Learning each and every day

My quest to edify myself a bit every day

Archive for the tag “fabric”

Day 196 & 197 – July 5 & 6

Day 196 – Several weeks ago, I found some lovely fabric at an estate sale. Unfortunately, it had been in the musty basement for years, so it was smelly. I washed it in hot water (even though it was delicate fabric), in hopes of killing whatever was there. No luck. I had read in a book long ago that putting delicate fabrics in the freezer was a good way to kill any gross stuff that might still be lingering. So, I stuffed each of the three cuts into ziploc bags and stuck them in the freezer for a few weeks, promptly forgetting about them.

I opened the freezer today to take out some pie dough, and saw the fabric. I figured 3-4 weeks was probably enough. I took them out and gave ’em the old sniff test . . . no more musty smell, just freezer burn (which is a whole other problem, I guess.) Ran them through the wash, and now they are as good as new! Now, to think of what to make with the pretty fabric!

Day 197 – Ever since returning from our longish vacation, I haven’t really been in the mood to cook. Plus, it’s been insanely hot (over 100 degrees), so heating up the house with the stove/oven wasn’t all that appealing. I decided to try out a summer squash recipe I’d seen on the blog delish.

Here’s the recipe as I made it.

1 small onion, diced
3 garlic cloves, crushed
1 yellow squash, halved and sliced
1 zucchini, halved and sliced
2 medium tomatoes, chopped
1 can of white beans (cannellini, butter, etc), drained and rinsed
small handful of dried oregano
salt and pepper to taste
2 glugs of red wine vinegar

In a large pan, saute the onion and garlic until tender, 2-4 minutes. Add the squash, cover and reduce heat to low. Cook, stirring once, until veggies are crisp-tender.

Add tomatoes and beans and cook, uncovered for a few minutes. Add the oregano, salt, pepper and vinegar and cook until heated through.

Sever over rice or pasta.

The original recipe called for fresh parmesan. I didn’t have any, but the recipe was still yummy without it.


Day 89 – March 20

The JoAnn’s in our area is closing their store in one location and moving to another location about a mile away. I discovered that apparently, it’s more advantageous to them to sell everything in the old store rather than just moving it over. So today, we hit the store and found that:

  • most fabrics were 50% off
  • you could buy everything in the store, including the fixtures, display cases and the stands where they keep the fabric.
  • apparently, lots of people actually want things like pattern drawers and giant cutting tables . .  .who knew!  (There were plenty of “sold to x” signs around the store.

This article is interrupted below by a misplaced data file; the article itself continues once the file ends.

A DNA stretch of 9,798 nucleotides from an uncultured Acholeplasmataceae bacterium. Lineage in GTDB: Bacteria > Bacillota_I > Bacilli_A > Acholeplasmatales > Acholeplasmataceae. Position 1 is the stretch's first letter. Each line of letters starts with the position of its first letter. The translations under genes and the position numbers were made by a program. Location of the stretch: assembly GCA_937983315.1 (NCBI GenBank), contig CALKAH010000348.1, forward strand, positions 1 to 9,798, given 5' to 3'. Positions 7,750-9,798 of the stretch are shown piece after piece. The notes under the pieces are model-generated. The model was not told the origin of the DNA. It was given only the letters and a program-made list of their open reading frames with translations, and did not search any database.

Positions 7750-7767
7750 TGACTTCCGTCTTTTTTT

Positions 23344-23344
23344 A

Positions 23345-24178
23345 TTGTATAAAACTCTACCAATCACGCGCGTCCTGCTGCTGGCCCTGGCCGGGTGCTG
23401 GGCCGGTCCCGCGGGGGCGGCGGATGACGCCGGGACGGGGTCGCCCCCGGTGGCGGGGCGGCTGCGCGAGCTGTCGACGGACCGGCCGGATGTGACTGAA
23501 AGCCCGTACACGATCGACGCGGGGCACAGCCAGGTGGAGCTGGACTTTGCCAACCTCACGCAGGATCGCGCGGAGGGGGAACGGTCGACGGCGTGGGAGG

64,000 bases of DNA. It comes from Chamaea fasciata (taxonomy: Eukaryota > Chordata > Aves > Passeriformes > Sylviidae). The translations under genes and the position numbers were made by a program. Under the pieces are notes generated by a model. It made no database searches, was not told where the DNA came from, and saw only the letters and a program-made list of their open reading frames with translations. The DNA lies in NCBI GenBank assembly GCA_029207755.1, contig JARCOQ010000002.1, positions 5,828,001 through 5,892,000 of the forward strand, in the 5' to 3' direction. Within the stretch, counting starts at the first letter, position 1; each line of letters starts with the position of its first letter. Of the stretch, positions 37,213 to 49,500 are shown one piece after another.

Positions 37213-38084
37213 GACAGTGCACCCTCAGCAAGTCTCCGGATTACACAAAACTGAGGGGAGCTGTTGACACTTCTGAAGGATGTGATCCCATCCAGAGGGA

• patterns were MEGA cheap . . . 4 for $1!  (Except for Simplicity, which was $1.99)  I’m not usually big on buying patterns, I just do my own or find tutes online.  But at this price, the babes and I were searching through the drawers to see what goodies we could find!

Because of the huge sales, the selection was limited, but that wasn’t stopping people.  I saw a lady going out carrying two giant bags full of fabric, followed by one of the salespeople who was carrying another 4-5!

I wonder how long the sales will go, and if they’ll reduce things even further.  The new store opens in about 3 weeks, so I”m going to keep my eye on the old store and swoop in for a quick look see in the last week or so to see what goodies I can find.

Day 3 – January 3

Today’s lesson was quite fun, it involved fire.  I’m not really a pyro.  Although after the events of tonight, you might beg to differ.  (I forgot about a pot of berry syrup until the 3yo said “it stinks” and DH headed to the kitchen to discover, boiled over syrup and  . . .small flames!  Ooops!  Maybe it runs in the family, though.  Apparently, my FIL was melting lead on the stove as a child, left the pot, and came bac to not only melted lead, but a melted pot.  Said meltage subsequently drained into the stove vent pipe and ended up in a puddle in the oven! )

But, I digress.  So I was working on making some wool pants today.  I had some fabric that I was quite sure was wool, but  Iwanted to be sure.  What to do?  What to do?  A burn test, of course.  I grabbed one of my sewing reference books, matches, a roasting pan and the fabric, then called the kids to the dining room for a little science lesson.

Apparently, you can determine if something is a natural fiber by the way it burns.  Specifically, wool will smell like burned hair (duh!), it’s fibers will curl away from the flame, it’s self-extinguishing (flame goes out when the flame source is removed) and will leave a pile of crushable ash.  Three of the four fibers were very definitely wool.  The last one, which I was pretty sure was wool, or at least I thought I remembered the tag saying 100% wool, burned differently.  It produced black smoke, bubbled when it burned and stunk!  So I’m gonna say that one is NOT wool.

A fun little project, but it left a major stink in the house for a few hours.

Holding the fabric with tweezers

Using a candle stick so as to not spill wax

The resulting ash

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